December 11, 2009

Blizzard and Snow Days

I should have posted something days ago but here in Iowa we have been in the midst of a blizzard and today is our 4th snow day from school.  Last weekend the weather forecasts were reporting that we would be getting a tremendous storm with possibilities of it being a blizzard.  It was snowing on Tuesday and it continued to get worse until finally the winds came and we had a full scale blizzard on Wednesday.

Tuesday morning I went to the grocery store early to pick up some milk, which was all that we needed. At that point we were having what I refer to as a regular storm.  We live only 6 blocks from the grocery store so if need be, we could walk.  By Tuesday evening and into Wednesday, businesses closed including banks.  Plows could not keep up with the snow so they were ordered off the road and our small city (approx. 10,000 in population) declared a snow emergency.  This means that all vehicles could not be parked on the streets so the snow plows could do their jobs.  When this occurs two things happen:  everyone stays home and hunkers down for the storm, and neighbors help their neighbors or even strangers. 

By Wednesday night the temperatures plummeted and wind chills were 25 degrees below zero.  The snow was tapering off but the wind was making the snow drift several feet and the temperatures were dangerously low, so again we hunkered down.  In the end it was the worse storm we had in 38 years. 

We had a lot of "neighboring" in our area.  A neighbor one block away came down our street with his snow blower and helped my husband get our side walk and driveway cleared out.  I had just baked some banana bread and I took a warm loaf out to him to thank him.  He continued down our street doing sidewalks and driveways before going back home.  I believe in paying a kindness forward.  We have some college students living next door to us.  They are nice young men.  The university (William Penn University) had been closed due to the storm and yesterday classes were delayed in the morning.  I baked cookies in the afternoon and my son delivered warm cookies to them.  They were thankful.  On Wednesday I saw two young men shoveling their walk and driveway for them.  They were friends of these college guys and wanted to help them out.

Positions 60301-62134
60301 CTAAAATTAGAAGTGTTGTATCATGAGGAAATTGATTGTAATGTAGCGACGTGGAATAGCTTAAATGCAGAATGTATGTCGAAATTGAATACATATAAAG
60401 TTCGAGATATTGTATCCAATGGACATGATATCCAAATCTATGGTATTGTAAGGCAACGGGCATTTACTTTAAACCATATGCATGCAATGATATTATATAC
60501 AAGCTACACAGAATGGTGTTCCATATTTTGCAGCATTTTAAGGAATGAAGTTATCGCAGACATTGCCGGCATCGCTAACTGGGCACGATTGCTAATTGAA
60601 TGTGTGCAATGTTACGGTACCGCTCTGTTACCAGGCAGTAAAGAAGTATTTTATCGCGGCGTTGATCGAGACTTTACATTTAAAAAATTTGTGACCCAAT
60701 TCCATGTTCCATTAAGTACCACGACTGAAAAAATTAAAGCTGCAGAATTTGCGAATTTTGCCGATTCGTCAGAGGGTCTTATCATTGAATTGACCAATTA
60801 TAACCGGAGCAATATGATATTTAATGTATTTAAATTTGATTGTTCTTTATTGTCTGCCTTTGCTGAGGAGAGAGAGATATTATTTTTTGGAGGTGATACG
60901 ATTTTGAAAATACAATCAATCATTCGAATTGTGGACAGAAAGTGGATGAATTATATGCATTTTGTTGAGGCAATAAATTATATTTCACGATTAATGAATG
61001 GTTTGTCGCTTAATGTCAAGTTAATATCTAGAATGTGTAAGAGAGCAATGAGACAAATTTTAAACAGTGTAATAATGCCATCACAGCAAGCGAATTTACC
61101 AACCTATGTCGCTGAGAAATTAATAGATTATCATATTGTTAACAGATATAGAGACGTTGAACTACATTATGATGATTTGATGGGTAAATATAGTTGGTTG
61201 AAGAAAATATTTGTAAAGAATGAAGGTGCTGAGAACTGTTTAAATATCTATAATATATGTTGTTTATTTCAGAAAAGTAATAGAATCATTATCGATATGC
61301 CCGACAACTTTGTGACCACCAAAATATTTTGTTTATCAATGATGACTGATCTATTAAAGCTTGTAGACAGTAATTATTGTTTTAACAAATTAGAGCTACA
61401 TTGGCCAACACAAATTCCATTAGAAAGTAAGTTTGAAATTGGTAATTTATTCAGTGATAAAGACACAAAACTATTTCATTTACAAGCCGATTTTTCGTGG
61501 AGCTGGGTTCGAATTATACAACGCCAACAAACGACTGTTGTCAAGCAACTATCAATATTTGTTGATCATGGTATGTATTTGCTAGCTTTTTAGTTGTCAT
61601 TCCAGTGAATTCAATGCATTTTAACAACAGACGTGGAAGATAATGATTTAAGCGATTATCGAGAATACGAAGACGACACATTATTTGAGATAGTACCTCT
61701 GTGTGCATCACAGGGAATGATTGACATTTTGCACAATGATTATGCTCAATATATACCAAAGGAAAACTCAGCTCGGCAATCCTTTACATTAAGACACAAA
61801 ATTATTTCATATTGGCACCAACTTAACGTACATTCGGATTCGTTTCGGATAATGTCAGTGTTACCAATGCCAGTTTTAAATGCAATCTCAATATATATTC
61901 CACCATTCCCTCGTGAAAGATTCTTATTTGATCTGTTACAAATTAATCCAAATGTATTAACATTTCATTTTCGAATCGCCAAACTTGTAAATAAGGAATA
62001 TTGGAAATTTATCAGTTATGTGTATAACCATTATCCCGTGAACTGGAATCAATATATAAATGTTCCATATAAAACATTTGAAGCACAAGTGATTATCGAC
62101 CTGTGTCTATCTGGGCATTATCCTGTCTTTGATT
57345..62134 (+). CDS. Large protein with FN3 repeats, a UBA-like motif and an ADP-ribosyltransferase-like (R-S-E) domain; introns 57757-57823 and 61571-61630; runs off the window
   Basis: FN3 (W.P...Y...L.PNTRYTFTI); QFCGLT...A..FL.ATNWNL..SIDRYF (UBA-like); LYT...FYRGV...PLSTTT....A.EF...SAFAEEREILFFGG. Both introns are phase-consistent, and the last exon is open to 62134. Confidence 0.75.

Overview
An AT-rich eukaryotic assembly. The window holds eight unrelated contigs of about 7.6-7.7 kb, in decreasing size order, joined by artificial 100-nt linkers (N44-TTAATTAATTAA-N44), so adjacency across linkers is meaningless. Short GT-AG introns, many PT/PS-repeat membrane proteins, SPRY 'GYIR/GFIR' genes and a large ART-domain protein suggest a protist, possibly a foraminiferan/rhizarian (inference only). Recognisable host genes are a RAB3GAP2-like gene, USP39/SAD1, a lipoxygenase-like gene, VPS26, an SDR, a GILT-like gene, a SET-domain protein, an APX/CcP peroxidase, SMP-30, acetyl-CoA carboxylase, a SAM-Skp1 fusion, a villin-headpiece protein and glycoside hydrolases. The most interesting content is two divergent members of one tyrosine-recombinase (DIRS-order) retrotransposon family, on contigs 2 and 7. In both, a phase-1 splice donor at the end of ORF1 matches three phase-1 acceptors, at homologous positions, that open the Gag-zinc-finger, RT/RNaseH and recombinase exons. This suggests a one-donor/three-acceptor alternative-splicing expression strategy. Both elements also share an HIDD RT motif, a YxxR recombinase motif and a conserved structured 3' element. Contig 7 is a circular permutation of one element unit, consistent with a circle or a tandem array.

Mail carriers and newspaper carriers couldn't get out until yesterday.  When they deliver to the elderly they take the time to make sure they are okay.  It is what you do in a small town.

For us, the stockpiled pantry was in the words of Martha Stewart "a good thing".  I had plenty of food with the exception of milk.  I did have evaporated milk on hand that I could have reconstituted if the need arose.  I will buy some powdered milk the next time I go to the store for such an emergency and to also use in homemade bread and cracker dough.

We did run out of dog biscuits, which is a necessity in our household.  I made some dog biscuits Tuesday afternoon and now I think I will continue to bake them on my own as the dog loved them, they are healthier for her and cheaper on our budget.  Basically the recipe is a wheat cracker with beef bouillon and extra vegetable oil.  I am now saving my leftover beef fat to use in place of the oil the next time.

So here we are survivors of the biggest storm in 38 years feeling blessed that our power didn't go out, that we have heat in this somewhat drafty old house, that even with snow days our son was called into work and able to earn some money, that we had plenty of food on hand, had plenty of blankets, clothing, oil lanterns and candles in case of a power outage.

I will be going to the grocery store today.  There are two things on sale that have been on my list to stock up on:  ground pork ($1.39 lb.) and chicken hindquarters (39 cents a lb.).  I use ground pork to replace hamburger in many recipes, for pork burgers and also in my own homemade ham loaf mixture.  It is an Iowa thing.  The best part of grocery shopping in this weather is that when you need to go to a few stores, you don't have to make a stop at home to drop off the frozen or refrigerated items.

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